Environmental consequences of rapid urbanization in warm, arid lands: Case study of Phoenix, Arizona (USA)

L. A. Baker, A. T. Brazel, Paul Westerhoff

Research output: Contribution to journalConference articlepeer-review

18 Scopus citations


The Phoenix metropolitan area (Arizona, USA) provides an excellent case study for examining the sustainability of a rapidly growing urban ecosystem in an arid region, having grown six-fold in population in 50 years (to 3 million in 2000). The example is important, because the world's urban population will nearly double in 30 years, and most of this growth will occur in warm, arid regions. Urbanization has warmed the city by 3°C, increasing heat stress to humans (doubling the number of "misery hours per day"; hours over 37°C), with generally negative impact on humans and their support systems. Water and land management practices have resulted in the accumulation of salts (> 70% of input) and nitrogen (15-20% of input). Accumulation has increased salt and nitrate concentrations in groundwater and may have increased the salinity of soils in the urban area. Under normal hydrologic conditions, humans may adapt to gradual environmental degradation. However, we hypothesize that the resilience of the system has declined, making it vulnerable to disturbances such as severe droughts.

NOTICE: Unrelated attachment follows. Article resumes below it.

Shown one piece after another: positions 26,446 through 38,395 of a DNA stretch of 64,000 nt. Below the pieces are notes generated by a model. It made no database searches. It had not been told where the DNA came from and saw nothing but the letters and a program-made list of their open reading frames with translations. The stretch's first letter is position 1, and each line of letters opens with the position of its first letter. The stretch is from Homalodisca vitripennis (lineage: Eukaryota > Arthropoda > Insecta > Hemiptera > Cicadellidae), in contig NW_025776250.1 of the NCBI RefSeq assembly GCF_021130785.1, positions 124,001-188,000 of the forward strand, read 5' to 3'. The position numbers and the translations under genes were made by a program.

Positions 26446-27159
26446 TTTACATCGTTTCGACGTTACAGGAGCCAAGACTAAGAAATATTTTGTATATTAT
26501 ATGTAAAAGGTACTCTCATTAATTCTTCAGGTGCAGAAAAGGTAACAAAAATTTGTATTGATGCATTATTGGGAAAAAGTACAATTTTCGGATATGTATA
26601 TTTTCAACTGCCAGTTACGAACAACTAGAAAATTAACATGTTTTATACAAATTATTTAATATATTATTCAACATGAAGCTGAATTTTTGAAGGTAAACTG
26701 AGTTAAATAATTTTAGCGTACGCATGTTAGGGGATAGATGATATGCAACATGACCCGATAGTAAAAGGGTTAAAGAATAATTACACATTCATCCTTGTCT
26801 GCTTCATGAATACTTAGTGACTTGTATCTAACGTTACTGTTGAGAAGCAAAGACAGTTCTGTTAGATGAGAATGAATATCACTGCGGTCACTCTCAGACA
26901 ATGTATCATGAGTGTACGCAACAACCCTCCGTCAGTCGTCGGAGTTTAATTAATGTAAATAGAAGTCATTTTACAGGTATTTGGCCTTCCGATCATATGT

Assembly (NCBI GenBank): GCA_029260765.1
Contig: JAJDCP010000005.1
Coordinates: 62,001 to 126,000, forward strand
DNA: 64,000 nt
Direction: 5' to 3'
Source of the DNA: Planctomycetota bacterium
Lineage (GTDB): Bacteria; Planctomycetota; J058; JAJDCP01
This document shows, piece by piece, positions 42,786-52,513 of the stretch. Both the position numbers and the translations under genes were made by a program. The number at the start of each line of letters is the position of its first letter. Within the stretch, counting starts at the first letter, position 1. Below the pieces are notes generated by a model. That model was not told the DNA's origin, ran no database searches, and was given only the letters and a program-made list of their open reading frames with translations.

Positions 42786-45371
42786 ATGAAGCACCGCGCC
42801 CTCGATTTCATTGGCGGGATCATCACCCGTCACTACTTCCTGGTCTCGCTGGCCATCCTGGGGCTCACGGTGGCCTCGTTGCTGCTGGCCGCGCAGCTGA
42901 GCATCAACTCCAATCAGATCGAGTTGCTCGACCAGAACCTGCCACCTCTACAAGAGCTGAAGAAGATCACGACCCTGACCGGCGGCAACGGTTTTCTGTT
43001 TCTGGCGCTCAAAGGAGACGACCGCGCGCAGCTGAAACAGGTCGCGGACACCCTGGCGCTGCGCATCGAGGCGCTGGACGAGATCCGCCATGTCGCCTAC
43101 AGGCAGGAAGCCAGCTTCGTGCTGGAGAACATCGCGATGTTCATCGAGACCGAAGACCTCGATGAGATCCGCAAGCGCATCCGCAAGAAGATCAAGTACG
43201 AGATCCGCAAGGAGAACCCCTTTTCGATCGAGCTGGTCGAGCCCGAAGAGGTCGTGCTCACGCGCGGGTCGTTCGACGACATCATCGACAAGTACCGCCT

Original languageEnglish (US)
Pages (from-to)155-164
Number of pages10
JournalAdvances in Architecture Series
StatePublished - Oct 11 2004
EventThird International Conference on Urban Regeneration and Sustainability, THE SUSTAINABLE CITY III - Siena, Italy
Duration: Jun 16 2004Jun 18 2004


  • Drought
  • Groundwater
  • Resilience
  • Sustainability
  • Urban ecosystems
  • Urban heat island
  • Water policy

ASJC Scopus subject areas

  • Engineering(all)


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